So despite having seen the local candidates in action, I am not really much closer to deciding who to vote for.  It would probably be an easier decision if I had been moderating the debate, because then I could ask follow-up questions.  There was a number of times where I wanted to call BS on what the candidates were saying, or at the very least, get them to answer the question that was asked instead of rambling on about something else entirely.  The most memorable occasion of this to me was when a question was asked on free trade, and the summary of answers would be Flaherty likes it, McAuliffe dislikes it, and we have no idea what Bardens or Harrison feel because they didn’t even mention free trade in their responses.  No candidate was completely guilt-free in this, and it would have been helpful if the moderators actively encouraged them to answer the question as asked.

Not included in the debate was a fifth candidate running for the Libertarian Party – Josh Insang.  There is no information specific to that candidate anywhere that I can see, nor have I seen a single lawn sign for him.  I am not even sure why the Libertarian Party is running a candidate if they aren’t even attempting to campaign.  Since he seems to only be on the ballot as a slot for a protest vote, I can see why he wasn’t invited to the debate.  I would put his chances of winning at exactly 0%, since in 2008 the Libertarian Party received 7,300 voted country-wide, while Jim Flaherty received 30,704 in Whitby-Oshawa.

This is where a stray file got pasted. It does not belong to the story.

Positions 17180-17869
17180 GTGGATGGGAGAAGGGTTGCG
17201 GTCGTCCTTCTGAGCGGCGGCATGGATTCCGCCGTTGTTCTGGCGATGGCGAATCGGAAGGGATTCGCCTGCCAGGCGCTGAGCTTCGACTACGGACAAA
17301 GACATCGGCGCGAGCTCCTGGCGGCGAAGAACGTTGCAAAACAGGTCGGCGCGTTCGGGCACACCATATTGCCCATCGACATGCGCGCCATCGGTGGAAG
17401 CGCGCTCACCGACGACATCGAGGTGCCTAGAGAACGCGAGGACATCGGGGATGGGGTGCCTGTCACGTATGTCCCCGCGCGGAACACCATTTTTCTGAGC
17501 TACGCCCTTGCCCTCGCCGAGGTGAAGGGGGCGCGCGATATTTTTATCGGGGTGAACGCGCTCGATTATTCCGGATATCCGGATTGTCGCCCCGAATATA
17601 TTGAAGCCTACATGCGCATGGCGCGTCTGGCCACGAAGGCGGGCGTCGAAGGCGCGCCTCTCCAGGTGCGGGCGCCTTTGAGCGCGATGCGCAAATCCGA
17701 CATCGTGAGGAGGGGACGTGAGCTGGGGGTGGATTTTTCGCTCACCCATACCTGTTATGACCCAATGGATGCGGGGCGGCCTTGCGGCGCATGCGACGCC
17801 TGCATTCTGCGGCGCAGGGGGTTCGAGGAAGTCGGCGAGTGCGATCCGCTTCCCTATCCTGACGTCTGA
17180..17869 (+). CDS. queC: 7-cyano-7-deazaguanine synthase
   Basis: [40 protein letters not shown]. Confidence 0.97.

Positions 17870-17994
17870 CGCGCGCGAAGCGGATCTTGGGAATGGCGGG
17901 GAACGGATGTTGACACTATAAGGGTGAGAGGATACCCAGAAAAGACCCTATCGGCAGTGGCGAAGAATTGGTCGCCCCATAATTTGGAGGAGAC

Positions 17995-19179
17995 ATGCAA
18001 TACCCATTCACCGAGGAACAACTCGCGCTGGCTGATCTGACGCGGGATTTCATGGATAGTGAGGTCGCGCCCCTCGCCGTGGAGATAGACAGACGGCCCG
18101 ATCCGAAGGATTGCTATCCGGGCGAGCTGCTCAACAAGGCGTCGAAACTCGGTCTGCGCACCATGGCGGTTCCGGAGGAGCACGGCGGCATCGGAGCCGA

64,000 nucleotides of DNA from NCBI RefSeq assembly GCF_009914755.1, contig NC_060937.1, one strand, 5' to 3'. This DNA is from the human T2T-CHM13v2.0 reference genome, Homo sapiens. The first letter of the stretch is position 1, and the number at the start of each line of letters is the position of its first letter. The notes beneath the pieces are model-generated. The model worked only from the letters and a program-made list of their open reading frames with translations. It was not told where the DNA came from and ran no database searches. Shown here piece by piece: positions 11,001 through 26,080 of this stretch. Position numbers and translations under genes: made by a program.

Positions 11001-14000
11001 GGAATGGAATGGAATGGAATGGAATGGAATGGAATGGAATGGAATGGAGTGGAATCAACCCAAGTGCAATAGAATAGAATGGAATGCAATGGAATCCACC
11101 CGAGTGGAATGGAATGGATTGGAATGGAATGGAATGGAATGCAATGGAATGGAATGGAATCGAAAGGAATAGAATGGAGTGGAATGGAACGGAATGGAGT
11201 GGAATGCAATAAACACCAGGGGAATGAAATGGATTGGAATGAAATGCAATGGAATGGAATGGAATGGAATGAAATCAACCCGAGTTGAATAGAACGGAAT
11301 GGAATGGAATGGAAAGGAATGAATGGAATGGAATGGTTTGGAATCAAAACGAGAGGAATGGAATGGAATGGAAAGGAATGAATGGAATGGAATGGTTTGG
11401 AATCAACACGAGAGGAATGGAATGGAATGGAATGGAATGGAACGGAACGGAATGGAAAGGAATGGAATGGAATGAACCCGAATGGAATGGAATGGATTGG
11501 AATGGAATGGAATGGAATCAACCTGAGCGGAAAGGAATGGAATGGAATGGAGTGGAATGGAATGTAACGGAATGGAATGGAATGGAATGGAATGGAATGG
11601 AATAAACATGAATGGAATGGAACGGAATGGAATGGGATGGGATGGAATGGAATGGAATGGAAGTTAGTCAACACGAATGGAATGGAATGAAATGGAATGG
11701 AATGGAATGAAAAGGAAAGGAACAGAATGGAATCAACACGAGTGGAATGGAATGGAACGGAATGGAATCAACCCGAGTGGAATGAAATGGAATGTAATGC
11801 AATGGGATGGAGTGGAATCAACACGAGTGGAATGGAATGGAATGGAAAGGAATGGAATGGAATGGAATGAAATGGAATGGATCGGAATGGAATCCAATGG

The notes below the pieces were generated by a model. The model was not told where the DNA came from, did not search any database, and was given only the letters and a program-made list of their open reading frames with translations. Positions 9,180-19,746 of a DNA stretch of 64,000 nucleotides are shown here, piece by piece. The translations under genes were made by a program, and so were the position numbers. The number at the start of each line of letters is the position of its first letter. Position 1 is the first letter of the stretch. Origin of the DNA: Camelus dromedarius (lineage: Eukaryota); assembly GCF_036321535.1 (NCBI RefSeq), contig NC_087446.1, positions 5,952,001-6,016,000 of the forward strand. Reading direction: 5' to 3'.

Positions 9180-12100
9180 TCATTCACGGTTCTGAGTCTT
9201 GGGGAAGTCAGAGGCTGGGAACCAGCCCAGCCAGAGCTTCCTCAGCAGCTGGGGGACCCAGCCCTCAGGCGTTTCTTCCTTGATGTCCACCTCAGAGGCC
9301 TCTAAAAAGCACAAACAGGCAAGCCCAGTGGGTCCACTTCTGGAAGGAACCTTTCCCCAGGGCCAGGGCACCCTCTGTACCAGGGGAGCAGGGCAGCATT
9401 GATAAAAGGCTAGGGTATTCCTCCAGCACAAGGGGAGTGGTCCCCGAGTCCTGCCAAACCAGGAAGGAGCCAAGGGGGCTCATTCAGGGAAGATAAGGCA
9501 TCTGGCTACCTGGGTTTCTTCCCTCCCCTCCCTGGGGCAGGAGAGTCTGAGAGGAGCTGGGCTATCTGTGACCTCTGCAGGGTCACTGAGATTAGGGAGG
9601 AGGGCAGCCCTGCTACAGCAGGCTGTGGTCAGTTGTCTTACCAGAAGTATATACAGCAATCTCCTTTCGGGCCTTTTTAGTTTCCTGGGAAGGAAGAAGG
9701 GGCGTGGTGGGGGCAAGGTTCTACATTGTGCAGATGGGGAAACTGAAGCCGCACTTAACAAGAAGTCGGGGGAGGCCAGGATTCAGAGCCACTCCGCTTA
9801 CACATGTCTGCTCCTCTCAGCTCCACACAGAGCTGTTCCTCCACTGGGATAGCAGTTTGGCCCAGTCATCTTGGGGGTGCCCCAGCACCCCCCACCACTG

So now the question becomes, how does one vote if none of the candidates are appealing?  I am open to suggestions.